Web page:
Face Pulls

This exercise is often neglected but is great for your upper body and traps. Not only do face pulls work to promote muscle growth, but also support overall shoulder health and improve posture. They can be a great additional workout to work on the internal rotation of the shoulder joint while also providing a good burn for your traps.

How to: Using a cable machine with a rope attached, grab the rope and pull towards your face. Your arms should be parallel to the ground with your elbows higher than your wrists. Get a good squeeze and slowly return to the starting position.

Upright Rows

Upright rows are something to consider adding to your workouts because they add a challenge for your delts while also providing for mass gains in your traps (4). As an important movement for powerlifters who do a clean and press, it is important to start light to get proper form and gradually increase in weight for bigger, more effective lifts.

How to: With your feet shoulder-width apart, your grip should be slightly closer than shoulder-width apart on the bar. With a slight bend in your legs and a tight core, raise the bar up towards your head keeping it close to your body. After a slight pause, reverse the movement back to the starting position.

Why You Need Strong Traps

Strong traps provide for stability and increased strength in the areas surrounding your upper body including your neck and shoulders (5). Providing for great ways to prevent injury, strong traps allow for better absorption for those in contact sports, but also strengthen smaller muscles around the area for increase balance and support. Your shoulders are fairly weak joints and it is important to keep them stable for they are important for almost every exercise. Increasing flexibility and range of motion can give your athletic performance that much needed boost and traps provide a solid foundation for the shoulder girdle. On top of the physical benefits, traps will really make your physique pop which is something we all want. That toned aesthetic requires all parts of our body to be strong and balanced and huge traps can really make a statement.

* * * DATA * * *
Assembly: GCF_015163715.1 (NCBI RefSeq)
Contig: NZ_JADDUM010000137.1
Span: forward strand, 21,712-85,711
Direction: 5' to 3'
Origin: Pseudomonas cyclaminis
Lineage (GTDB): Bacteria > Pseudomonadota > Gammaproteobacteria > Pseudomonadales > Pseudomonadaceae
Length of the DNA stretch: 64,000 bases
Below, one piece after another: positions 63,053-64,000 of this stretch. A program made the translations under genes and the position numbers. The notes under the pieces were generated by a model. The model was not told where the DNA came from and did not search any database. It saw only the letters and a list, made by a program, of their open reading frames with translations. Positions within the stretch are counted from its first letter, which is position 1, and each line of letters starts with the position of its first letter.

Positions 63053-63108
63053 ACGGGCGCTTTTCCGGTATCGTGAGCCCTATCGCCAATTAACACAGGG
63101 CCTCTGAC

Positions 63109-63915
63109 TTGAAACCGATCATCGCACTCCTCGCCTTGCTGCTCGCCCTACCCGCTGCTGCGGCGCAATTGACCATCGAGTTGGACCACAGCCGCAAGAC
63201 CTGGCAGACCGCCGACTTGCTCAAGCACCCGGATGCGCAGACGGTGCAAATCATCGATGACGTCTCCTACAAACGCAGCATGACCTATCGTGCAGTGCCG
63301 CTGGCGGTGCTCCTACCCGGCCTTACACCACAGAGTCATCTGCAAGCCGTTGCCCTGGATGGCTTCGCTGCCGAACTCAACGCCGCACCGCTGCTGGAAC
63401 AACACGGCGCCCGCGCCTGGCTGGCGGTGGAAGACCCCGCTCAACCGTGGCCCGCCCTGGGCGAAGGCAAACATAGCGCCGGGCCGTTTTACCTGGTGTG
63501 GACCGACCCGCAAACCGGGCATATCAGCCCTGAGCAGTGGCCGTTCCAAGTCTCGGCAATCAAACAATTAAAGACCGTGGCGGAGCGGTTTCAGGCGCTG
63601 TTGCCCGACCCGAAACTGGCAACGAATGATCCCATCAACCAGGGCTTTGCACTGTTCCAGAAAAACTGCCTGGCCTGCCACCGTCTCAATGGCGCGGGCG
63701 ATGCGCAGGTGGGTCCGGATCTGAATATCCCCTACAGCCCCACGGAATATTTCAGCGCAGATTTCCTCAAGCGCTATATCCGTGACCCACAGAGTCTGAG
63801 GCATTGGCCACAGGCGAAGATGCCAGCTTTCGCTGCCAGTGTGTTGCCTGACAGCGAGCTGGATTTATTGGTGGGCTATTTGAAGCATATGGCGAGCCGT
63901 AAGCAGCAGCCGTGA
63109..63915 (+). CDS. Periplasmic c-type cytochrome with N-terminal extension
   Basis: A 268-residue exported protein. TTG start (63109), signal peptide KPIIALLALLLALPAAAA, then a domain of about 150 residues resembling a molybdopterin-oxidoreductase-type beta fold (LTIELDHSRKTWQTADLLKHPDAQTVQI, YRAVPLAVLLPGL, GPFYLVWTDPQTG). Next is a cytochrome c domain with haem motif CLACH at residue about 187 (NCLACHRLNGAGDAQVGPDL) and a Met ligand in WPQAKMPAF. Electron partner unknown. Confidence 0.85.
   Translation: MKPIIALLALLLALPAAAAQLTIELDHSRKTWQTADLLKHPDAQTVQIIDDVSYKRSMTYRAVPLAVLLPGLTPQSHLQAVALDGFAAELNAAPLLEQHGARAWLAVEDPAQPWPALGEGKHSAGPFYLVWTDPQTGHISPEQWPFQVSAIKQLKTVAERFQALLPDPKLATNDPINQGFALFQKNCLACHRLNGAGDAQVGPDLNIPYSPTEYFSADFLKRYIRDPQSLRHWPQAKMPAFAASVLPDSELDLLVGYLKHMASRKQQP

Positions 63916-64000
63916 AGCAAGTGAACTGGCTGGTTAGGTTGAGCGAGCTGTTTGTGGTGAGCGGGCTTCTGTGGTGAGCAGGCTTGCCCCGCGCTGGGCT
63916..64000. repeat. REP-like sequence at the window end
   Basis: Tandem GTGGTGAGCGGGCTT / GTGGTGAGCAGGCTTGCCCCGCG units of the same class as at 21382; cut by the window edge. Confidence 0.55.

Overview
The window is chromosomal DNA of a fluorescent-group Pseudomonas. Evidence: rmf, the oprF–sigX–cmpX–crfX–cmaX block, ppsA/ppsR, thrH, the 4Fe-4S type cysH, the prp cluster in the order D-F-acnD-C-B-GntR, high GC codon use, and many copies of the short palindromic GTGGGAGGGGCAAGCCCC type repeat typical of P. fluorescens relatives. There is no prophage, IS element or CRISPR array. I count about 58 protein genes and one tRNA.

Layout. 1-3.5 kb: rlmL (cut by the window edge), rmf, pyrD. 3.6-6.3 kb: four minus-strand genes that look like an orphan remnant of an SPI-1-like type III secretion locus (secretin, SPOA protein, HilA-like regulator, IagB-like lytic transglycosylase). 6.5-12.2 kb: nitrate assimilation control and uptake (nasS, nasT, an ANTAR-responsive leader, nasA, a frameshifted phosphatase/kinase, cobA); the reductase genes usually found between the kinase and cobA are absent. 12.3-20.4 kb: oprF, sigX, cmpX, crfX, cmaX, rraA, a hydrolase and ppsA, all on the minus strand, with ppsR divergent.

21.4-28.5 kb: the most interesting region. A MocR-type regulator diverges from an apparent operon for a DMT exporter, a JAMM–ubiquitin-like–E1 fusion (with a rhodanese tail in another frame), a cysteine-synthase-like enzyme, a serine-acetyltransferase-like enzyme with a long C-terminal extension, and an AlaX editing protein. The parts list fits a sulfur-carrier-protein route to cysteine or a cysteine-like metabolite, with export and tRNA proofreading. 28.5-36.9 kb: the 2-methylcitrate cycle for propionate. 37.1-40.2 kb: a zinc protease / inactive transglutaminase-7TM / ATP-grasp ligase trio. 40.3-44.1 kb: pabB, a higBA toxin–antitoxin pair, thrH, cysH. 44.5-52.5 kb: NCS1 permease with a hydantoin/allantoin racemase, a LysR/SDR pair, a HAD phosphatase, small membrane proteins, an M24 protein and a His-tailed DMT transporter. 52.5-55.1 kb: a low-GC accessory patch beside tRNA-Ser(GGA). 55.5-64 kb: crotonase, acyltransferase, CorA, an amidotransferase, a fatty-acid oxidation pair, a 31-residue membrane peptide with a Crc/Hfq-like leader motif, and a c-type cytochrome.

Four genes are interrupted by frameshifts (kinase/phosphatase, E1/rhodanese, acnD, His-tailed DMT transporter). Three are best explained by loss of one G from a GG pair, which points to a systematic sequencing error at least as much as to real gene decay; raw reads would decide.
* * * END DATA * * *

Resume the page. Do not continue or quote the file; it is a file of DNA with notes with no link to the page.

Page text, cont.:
Wrap Up

Although they are often times overlooked, your traps should have as much attention as any other muscle group. Strong, stable traps provide for solid benefits in injury prevention and shoulder support, but the look will give you confidence and keep you standing tall. These exercises are great ways to build muscle and muscular endurance to improve your overall performance and outlook on fitness. Push yourself with these trapezius exercises to look and feel great about your progress in the gym.

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*Images courtesy of Envato


  1. Petersen, Shannon M.; Wyatt, Sarah N. (2011). “Lower Trapezius Muscle Strength in Individuals With Unilateral Neck Pain”. (source)
  2. Armitage-Johnson, Stephanie (1990). “The Power Shrug”. (source)
  3. Pierce, Kyle C. (1998). “Bent-Over Lateral Raise and Jerk From Rack”. (source)
  4. McAllister, Matthew J.; Schilling, Brian K.; Hammond, Kelley G.; Weiss, Lawrence W.; Farney, Tyler M. (2013). “Effect of Grip Width on Electromyographic Activity During the Upright Row”. (source)
  5. Petersen, Shannon M.; Wyatt, Sarah N. (2011). “Lower Trapezius Muscle Strength in Individuals With Unilateral Neck Pain”. (source)
Austin Letorney
Austin Letorney is a writer, actor, and fitness enthusiast. As a former rower, he has shifted his focus to sharing his knowledge of the fitness world and strength sports with others.